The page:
Guest Times: Advertising - A yearlong festival of lights

Bodhisatwa Dasgupta, Associate Creative Director, Grey Worldwide, relives the life of agency creative hands in his weekly column

BestMediaInfo Bureau
New Update
Guest Times: Advertising - A yearlong festival of lights

Guest Times: Advertising – A yearlong festival of lights

Bodhisatwa Dasgupta, Associate Creative Director, Grey Worldwide, is acknowledged as a rising star in the creative fraternity. In his weekly column, in his usual tongue-in-cheek style, he relives the life of agency creative hands

November 14, 2012

publive-image Bodhisatwa Dasgupta

It's Diwali. And although I'm not a fan of the ear-drum smashing noise, I can't help but gaze fondly at the beautiful lights that deck up the city. I nurse a cool Coronita as I write this on my balcony. It's a little after 9, my daughter's first birthday has just ended. I look out and I see a Gurgaon with an illuminated skyline. There are yellows and greens and whites and reds, and it's all so colourful, all so beautiful.

Advertising is a lot like Diwali too. Different kinds of fantastic lights surround us. Or perhaps it's just the beer talking, I don't know.

There's dawn, the break of daylight for us, the all-nighters, the artwork signers, the award-hungry, the pitchers. Hours mercilessly blend into one another, and we slowly sink into a quicksand of timelessness. All that there is, is a slice of cold pizza, a thermocol cup of pop, a few crumpled cigarettes and an underutilised drawing pad. The first time we spent a night, we went home feeling like a champ, a hero. We finally did it. And then, we started spending more nights. And many more. We've gotten used to it now, it's become like the tedious repetition of a bowel movement – not pleasant, but inevitable. But spending nights in office too, have a bright side. There's a lovely little light at the end of the tunnel, so to speak. And for those who've stared out of their windows and gazed upon the sun rising, you'll know what I'm talking about. The sky changes from a somewhat sad grey to a happier orange. Yes, the next day is pretty much going to be like the last, but there's something in the sunrise that makes it all worthwhile.

At the end of the night, or at the wee beginning of the morning, if you've been a good boy – or girl – and eaten your quota of pizza and shared your cigarettes and resisted the temptation to quickly peek at some smut, you'll arrive at the light that most Creative Directors call The Big Idea. Sometimes, you'll do all that you're required to do, eat your slice of pizza, share smokes and all, and you still won't see the light. But that's okay, because your Creative Director, all-knowing-demi-god that he is, certainly will. His creative ideas are a bit like the 'anar'. Short, sporadic, not reaching too great a height, and generally fizzles out in no time.

Then there are eyes that light up when a new intern sashays into office. The eyes that hang droopy bags of black, the eyes that gaze dead into nothingness, the tired eyes of a thousand nights, suddenly spew sparks like a short fuse! Those unending legs, the cascading hair, the dhinka-chika hips – suddenly you're alive once again, suddenly there's blood flowing through your clogged up veins. Suddenly advertising is again the best place to be.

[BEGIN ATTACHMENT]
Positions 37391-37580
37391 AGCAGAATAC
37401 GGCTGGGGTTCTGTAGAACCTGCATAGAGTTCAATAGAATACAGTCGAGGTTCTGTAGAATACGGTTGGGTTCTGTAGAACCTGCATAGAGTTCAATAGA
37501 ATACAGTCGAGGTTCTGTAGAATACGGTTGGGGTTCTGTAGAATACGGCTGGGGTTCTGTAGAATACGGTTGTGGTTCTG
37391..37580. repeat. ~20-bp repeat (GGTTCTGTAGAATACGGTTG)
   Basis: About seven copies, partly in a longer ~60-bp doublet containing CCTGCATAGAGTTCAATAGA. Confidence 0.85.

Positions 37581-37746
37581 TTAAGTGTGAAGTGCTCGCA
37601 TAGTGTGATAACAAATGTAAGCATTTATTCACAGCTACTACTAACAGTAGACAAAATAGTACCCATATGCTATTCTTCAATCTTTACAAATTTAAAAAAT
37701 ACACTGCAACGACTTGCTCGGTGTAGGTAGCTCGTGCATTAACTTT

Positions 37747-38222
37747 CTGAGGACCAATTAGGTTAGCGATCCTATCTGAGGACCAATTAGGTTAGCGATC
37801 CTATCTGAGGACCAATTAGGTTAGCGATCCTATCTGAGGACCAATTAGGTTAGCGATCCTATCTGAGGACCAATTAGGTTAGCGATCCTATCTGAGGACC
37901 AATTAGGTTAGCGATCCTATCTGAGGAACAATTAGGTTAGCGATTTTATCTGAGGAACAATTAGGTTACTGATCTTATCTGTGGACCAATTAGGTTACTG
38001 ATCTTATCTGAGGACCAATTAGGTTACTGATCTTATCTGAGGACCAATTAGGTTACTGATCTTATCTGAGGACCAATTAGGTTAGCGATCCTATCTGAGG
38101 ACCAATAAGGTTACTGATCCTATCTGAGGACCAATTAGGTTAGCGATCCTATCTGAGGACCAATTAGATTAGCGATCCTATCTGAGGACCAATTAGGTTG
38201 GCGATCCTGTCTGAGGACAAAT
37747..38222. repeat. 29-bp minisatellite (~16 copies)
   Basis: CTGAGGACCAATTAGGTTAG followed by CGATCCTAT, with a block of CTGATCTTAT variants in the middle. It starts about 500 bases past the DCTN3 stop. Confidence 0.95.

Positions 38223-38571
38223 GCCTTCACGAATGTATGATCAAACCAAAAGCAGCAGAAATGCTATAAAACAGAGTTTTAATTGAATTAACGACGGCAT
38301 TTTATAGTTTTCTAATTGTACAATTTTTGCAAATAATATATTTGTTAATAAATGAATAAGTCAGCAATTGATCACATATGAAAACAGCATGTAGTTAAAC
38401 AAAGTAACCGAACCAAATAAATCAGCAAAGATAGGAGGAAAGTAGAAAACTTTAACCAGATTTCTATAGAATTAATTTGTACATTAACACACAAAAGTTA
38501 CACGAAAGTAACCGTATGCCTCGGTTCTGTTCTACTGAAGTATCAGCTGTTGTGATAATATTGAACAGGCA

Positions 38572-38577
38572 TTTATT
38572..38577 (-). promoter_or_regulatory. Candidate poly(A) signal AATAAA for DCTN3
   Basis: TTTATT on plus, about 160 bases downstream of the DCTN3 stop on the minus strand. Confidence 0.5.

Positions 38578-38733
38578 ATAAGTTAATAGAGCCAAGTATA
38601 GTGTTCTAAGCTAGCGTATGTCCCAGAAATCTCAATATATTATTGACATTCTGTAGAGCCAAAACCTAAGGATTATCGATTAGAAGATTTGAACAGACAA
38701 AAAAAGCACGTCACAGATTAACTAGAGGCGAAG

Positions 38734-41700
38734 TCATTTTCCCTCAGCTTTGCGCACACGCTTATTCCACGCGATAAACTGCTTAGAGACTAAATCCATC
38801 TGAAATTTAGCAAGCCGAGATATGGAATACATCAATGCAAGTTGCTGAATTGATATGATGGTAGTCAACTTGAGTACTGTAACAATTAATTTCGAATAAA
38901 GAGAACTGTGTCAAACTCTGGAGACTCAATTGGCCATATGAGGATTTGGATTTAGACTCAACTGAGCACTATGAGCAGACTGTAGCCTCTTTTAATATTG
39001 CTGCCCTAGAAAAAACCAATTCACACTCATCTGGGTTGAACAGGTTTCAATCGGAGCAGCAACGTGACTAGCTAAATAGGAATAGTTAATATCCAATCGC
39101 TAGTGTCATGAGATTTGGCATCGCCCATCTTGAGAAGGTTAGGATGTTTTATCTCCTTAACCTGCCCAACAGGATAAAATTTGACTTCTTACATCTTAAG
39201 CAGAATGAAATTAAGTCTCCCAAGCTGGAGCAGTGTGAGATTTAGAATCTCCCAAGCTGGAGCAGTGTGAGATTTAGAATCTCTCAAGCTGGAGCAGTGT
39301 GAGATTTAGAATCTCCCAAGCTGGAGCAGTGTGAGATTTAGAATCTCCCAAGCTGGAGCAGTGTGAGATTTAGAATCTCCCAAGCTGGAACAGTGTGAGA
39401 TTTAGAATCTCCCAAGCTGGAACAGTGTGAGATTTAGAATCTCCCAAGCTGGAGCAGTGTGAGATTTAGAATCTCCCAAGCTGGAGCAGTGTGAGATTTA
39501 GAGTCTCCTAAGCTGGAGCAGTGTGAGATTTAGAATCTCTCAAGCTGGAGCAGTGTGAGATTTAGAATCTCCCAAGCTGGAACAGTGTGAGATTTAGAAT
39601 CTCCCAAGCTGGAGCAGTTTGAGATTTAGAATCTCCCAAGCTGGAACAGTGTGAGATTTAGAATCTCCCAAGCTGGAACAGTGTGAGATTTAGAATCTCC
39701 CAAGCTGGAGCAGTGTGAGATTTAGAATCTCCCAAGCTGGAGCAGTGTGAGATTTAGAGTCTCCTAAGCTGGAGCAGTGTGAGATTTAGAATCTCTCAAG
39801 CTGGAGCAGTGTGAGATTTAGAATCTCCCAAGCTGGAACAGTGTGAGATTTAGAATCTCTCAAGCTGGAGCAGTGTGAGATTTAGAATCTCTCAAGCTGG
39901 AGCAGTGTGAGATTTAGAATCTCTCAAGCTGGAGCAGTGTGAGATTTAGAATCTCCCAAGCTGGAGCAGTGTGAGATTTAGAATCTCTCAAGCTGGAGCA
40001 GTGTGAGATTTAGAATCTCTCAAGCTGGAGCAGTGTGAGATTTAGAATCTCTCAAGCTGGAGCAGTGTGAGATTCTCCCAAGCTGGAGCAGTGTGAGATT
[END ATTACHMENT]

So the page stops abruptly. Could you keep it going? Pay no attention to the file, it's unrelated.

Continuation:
For the award hungry, there's the beautiful neon of a backlit billboard. One for which you've fought little political battles at office. One that you've possibly paid for, by yourself. Just two overhead white lights on top of an empty billboard – for teeth whitening chewing gum. Ah, clever. Just one light that illuminates only a part of the billboard, for a company that claims to be energy conscious. Then, quickly take pictures, create mood board, write some bullduckingtwat about how many products sold thanks to your idea and voila! You're closer to one more metal.

In your pocket and in your office drawers, there are Malboro Lights. Thinly rolled minutes of head-sorting time. You've worked and you've worked and you've worked a little bit more. But you just can't crack that look. You're a loser, a despicable idiot that deserves to be beheaded with a plastic knife. But then you remember your packet of Lights. You reach for one and light up one of those cool things. Suddenly, the world's all right again. You're the messiah, the superstar, the lead guitarist of an irrelevant band. You haven't cracked the idea yet, but so what? You still have four more Lights to go.

I am on my fifth beer now and it's getting a bit late. The cold November wind feels nice. Gurgaon suddenly looks pretty with all the lights and fireworks and all that rigmarole. People are happier too, it seems. But it's short-lived, this happiness. Soon, the lights will be taken off and put back into boxes and locked up in cupboards. And they'll rest for a whole year. People will go back to being short-tempered and ruthless and unnecessarily angry.

But you and I, come Wednesday, will go back to our offices of tomfoolery. Our offices of artworks, of suffocating deadlines, of unproductive nights and restless days – we'll go back to our offices of lights.

Now seriously, where else on Earth would you rather be?

(Bodhisatwa Dasgupta, better known in his circles as Bodhi, works as a writer in advertising. Designations aren't important because he's realised no matter how up, how low or high middle he is, he just keeps doing the same kind of work. Bodhi has an opinion about almost everything in life, some of which he documents in his blog He also has a charming daughter, and when she's asleep, he writes at